High Court: Test For Determining Similarity Is Possibility And Not Probability Of Confusion
Recently in the case of Astral Poly Technik Limited & Anr. v. Astralglee through its proprietor Ms Pooja Surendra Ayre & Ors., the Delhi High Court granted an interim injunction in favor of the Plaintiffs restraining the Defendants from selling, manufacturing or distributing the essential oils under the mark “ASTRALGLEE”, considering its deceptive similarity to the Plaintiffs’ mark “ASTRAL”.
The Plaintiff No.1, manufacturer and distributor of sewage pipes and plumbing fittings and plaintiff No.2, a subsidiary of Plaintiff No. 1 engaged in manufacturing building material, sought an injunction restraining the Defendants from manufacturing and selling essential oils, aroma oils, diffusers and hydrosols under the mark “ASTRALGLEE” claiming that it is deceptively similar to their trademark “ASTRAL”. They claimed that the Plaintiff No.1 had first adopted the mark in 1996 and obtained registrations of the “ASTRAL” in word form as well as a device in class 3.
The Plaintiffs claimed that aggrieved by the Defendants’ attempt to register the mark ASTRALGLEE, they had opposed their trade mark application. The Defendant No.2 did not respond with a counter-statement, and the application was thereafter abandoned. However, the Plaintiffs continued to oppose the use of the Defendants' mark and sent them a legal notice regarding the same, and the present suit was filed when the Defendants refused to discontinue.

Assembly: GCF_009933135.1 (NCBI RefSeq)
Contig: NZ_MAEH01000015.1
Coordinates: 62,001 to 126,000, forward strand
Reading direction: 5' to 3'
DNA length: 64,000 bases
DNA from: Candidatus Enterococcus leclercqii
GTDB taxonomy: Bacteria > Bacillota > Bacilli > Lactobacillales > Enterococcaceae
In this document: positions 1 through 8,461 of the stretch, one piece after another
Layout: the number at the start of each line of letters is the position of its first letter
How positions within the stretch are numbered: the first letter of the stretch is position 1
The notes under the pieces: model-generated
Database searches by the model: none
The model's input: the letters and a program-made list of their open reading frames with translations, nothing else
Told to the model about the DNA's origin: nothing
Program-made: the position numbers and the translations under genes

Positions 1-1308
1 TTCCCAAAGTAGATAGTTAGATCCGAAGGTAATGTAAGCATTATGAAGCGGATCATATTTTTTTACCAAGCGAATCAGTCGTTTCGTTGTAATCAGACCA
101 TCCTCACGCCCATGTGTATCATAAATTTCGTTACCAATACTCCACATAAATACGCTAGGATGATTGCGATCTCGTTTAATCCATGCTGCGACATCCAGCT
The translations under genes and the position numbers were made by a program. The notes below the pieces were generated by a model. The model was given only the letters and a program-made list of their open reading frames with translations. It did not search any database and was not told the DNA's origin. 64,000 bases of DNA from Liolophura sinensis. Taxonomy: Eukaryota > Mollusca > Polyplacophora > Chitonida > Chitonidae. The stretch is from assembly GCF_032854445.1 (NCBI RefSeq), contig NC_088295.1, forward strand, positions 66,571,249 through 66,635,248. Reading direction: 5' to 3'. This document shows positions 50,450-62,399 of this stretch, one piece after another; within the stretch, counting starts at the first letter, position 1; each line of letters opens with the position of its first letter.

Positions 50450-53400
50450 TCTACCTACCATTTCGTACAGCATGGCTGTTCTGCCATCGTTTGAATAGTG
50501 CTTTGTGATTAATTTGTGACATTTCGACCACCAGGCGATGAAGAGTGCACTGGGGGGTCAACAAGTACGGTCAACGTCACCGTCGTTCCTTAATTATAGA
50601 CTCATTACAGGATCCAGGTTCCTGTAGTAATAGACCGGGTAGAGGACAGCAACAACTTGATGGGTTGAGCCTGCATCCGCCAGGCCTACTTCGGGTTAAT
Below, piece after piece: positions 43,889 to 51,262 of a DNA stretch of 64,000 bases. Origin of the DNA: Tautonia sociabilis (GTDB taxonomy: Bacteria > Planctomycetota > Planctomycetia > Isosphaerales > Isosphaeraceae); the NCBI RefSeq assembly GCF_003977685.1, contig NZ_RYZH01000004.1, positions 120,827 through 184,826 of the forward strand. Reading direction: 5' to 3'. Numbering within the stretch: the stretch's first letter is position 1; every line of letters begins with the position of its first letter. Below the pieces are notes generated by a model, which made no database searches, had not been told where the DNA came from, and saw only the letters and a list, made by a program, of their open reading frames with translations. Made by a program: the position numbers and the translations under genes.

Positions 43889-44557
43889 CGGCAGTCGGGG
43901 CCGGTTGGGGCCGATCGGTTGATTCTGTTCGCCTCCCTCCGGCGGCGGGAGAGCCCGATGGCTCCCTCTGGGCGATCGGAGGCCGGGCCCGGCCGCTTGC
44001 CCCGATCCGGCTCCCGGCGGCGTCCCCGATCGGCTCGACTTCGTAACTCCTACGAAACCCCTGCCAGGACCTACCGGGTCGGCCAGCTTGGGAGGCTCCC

On the other hand, the Defendants argued that they have been using the trademark “ASTRALGLEE” since 2018 and that they have also obtained domain name registrations for www.astralglee.com, www.astralglee.in and www.astralgee.co.uk. They also claimed that their products do not in any manner conflict with those of the Plaintiffs’. They further stated that the Plaintiffs were falsely claiming use under class 3 and that they had no real intent to use their mark in the field of products under this class. Furthermore, the Defendants claimed that they had bona fidelity adopted the mark “ASTRALGLEE”, which is a conceptualized term, created by the merging of two words “ASTRAL” and “GLEE”. They stated that their intention was to project that the use of their essential oils would give a blissful experience. Finally, they also stated that the Plaintiffs cannot claim a monopoly over “ASTRAL” being a dictionary word.
However, the Plaintiffs claimed that they had already been using the mark in class 3. Further, they also claimed that their mark was completely incorporated into the Defendants’ mark and therefore amounted to trademark infringement. They also stated that they marketed goods including essential oils under a different brand name however the house mark remained the same.
Upon considering arguments from both sides, the Court stated that it is already established that the Plaintiff No.1 is the registered proprietor of the mark “ASTRAL'' under class 3, which includes “essential oils”. Referring to Section 29(1) of the Trade Marks Act, 1999 (‘the Act’), the Court stated that this section gives a registered proprietor the exclusive right to use the same in relation to the goods and services in respect of which the trade mark is registered and to obtain relief in respect of infringement.